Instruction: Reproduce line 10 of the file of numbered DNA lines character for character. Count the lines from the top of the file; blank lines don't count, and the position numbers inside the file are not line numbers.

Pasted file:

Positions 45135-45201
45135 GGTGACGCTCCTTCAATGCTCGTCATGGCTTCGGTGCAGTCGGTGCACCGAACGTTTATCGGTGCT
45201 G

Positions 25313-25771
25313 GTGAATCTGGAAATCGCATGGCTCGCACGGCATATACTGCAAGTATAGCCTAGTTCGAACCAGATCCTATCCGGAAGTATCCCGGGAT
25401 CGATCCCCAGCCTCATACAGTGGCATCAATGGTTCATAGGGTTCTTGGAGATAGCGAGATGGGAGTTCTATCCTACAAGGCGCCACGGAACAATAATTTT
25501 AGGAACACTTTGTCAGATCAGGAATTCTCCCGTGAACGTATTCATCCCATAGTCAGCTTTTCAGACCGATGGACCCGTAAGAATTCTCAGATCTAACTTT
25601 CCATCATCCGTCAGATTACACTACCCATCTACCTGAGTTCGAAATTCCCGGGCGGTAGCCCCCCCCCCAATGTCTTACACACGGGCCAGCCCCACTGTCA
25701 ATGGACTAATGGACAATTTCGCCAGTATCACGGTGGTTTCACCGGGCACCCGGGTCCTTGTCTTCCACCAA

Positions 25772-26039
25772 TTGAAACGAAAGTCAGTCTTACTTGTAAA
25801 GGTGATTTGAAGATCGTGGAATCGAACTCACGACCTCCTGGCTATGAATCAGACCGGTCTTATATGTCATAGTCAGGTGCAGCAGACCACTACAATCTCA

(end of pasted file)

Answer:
Positions 25772-26039